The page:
Buckingham Palace has served as the official London residence and administrative office of the British royal family since the 19th century and is one of the few remaining working royal palaces in the world. Access for the public is limited and exclusive but worthwhile for those who arrange a visit.
Buckingham Palace is one of England's most famous landmarks. Visitors can always view its opulent exterior through the gates, but visits must be timed right to tour the interior. During its summer opening, travelers can peek into the state rooms, see the Throne Room, stroll through the palace gardens, and admire masterpieces by artists such as Rembrandt and Canaletto in Queen Victoria's Picture Gallery.
Things to Know Before You Go
The palace is a must for history buffs and royal enthusiasts.
Pair a stop at Buckingham Palace with the Changing of the Guard ceremony and afternoon tea for a quintessential London experience.
Tours of the palace interior are only available in summer from late June to late September, while the queen is on holiday in Scotland.
If the Royal Standard flag is flying atop the palace, it means the queen is in residence; otherwise, the Union Jack flag is flown.
How to Get There
Buckingham Palace is located in central London at the heart of St. James Park. It's a pleasant stroll from London attractions such as Westminster Cathedral and Big Ben and is often included as a stop on city walking tours.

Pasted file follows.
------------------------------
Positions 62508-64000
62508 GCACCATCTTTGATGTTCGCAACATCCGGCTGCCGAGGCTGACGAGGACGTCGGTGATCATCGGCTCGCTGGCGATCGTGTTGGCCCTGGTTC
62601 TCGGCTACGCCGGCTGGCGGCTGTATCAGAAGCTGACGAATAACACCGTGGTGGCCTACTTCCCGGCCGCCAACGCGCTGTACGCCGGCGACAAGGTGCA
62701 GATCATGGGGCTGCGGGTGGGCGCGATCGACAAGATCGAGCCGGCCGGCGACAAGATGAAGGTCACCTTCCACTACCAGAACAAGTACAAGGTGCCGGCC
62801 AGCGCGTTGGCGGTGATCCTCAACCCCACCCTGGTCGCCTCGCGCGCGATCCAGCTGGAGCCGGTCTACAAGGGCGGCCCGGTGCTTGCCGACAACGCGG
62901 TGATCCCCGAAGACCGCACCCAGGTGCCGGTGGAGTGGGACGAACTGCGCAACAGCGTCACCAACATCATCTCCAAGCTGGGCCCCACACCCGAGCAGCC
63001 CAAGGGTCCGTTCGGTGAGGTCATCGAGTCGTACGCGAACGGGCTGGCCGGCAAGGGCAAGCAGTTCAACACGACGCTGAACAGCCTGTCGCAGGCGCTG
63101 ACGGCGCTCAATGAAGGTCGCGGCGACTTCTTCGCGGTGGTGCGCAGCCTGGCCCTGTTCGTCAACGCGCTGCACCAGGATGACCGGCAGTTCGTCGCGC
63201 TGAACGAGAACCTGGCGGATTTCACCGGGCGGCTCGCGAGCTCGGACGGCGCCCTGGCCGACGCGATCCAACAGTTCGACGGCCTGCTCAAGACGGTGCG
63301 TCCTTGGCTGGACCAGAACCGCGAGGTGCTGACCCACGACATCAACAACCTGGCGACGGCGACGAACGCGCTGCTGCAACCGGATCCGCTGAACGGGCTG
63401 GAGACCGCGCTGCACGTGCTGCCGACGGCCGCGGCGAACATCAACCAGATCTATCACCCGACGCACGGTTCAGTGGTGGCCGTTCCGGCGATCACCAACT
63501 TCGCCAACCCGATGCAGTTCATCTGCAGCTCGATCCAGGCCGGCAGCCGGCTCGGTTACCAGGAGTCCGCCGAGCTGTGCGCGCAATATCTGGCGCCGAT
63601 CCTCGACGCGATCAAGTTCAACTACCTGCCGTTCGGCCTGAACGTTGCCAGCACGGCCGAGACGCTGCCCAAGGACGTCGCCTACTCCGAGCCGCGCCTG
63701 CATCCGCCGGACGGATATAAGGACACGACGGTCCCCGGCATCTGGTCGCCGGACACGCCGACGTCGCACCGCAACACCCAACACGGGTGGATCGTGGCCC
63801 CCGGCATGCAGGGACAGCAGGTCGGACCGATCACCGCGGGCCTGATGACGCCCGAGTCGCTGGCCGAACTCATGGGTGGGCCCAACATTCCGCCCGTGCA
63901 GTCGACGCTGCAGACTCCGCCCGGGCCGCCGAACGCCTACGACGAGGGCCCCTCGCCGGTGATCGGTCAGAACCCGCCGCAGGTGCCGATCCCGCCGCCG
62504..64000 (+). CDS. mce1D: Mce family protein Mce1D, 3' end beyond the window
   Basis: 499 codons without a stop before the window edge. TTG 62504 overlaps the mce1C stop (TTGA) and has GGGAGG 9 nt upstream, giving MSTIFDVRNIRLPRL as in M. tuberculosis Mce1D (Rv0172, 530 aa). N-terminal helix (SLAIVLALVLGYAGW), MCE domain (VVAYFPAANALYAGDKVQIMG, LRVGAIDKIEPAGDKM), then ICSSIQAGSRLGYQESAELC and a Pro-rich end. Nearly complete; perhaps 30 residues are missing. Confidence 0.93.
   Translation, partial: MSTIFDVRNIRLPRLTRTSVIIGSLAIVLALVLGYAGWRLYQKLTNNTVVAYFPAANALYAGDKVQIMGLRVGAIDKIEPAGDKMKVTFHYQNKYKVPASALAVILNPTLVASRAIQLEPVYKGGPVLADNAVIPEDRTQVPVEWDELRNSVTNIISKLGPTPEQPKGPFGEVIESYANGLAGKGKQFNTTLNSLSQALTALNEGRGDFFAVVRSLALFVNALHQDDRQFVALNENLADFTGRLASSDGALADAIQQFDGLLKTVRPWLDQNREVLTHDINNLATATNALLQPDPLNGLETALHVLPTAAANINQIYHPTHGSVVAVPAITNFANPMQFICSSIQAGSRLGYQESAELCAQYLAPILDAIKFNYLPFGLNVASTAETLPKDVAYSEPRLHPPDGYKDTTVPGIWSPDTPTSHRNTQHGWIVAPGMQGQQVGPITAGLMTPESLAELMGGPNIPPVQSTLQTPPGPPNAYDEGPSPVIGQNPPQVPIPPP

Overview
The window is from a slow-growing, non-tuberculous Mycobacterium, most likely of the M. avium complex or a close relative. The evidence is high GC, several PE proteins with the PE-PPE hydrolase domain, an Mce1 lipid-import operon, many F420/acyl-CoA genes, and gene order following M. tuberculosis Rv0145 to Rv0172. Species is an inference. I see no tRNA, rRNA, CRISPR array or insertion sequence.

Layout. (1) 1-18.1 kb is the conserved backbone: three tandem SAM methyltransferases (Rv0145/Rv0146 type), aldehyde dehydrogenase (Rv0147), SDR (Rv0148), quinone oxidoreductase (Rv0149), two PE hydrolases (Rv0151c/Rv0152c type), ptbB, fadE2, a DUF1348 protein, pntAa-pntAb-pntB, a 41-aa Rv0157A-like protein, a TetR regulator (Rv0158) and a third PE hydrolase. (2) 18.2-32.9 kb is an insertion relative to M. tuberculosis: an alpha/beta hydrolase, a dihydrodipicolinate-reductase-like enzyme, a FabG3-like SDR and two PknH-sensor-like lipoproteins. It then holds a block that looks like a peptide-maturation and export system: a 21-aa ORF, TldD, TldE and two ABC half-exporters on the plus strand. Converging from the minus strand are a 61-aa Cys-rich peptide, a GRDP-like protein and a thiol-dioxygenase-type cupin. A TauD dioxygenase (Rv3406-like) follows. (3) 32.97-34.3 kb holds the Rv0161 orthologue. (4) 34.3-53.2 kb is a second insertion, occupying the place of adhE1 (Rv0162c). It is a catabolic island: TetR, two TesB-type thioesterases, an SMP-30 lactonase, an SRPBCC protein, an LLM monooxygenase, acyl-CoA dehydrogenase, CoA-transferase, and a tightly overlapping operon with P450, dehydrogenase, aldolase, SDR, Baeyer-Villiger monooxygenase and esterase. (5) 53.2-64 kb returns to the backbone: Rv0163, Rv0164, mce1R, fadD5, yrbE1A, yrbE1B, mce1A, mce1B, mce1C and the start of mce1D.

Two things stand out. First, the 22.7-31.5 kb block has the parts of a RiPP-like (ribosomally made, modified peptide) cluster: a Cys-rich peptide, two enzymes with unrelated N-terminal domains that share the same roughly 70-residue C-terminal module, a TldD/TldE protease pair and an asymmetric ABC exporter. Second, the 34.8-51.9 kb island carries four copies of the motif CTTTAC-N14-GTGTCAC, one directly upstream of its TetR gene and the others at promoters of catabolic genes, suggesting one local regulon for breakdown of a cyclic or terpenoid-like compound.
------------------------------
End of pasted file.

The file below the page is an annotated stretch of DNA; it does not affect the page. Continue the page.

When to Get There
The best time to visit Buckingham Palace is during the legendary Changing of the Guard ceremony, when the royal guards change shifts. This takes place daily at 11:30am but can be canceled in bad weather. The palace interior is only open to the public during summer, from late July until the end of September, with tours running daily from 9:30am to 7:30pm (until 6:30pm in September). You'll want to book this coveted experience in advance.
Nearby Royal Sites
Windsor Castle is the nearest royal residence to Buckingham, located just outside London. It can be visited on a quick, half-day trip from the city. And although not royal in nature, Westminster Abbey is the resting place of many English monarchs and the site of some royal family weddings (including that of Prince William and Catherine, the Duchess of Cambridge).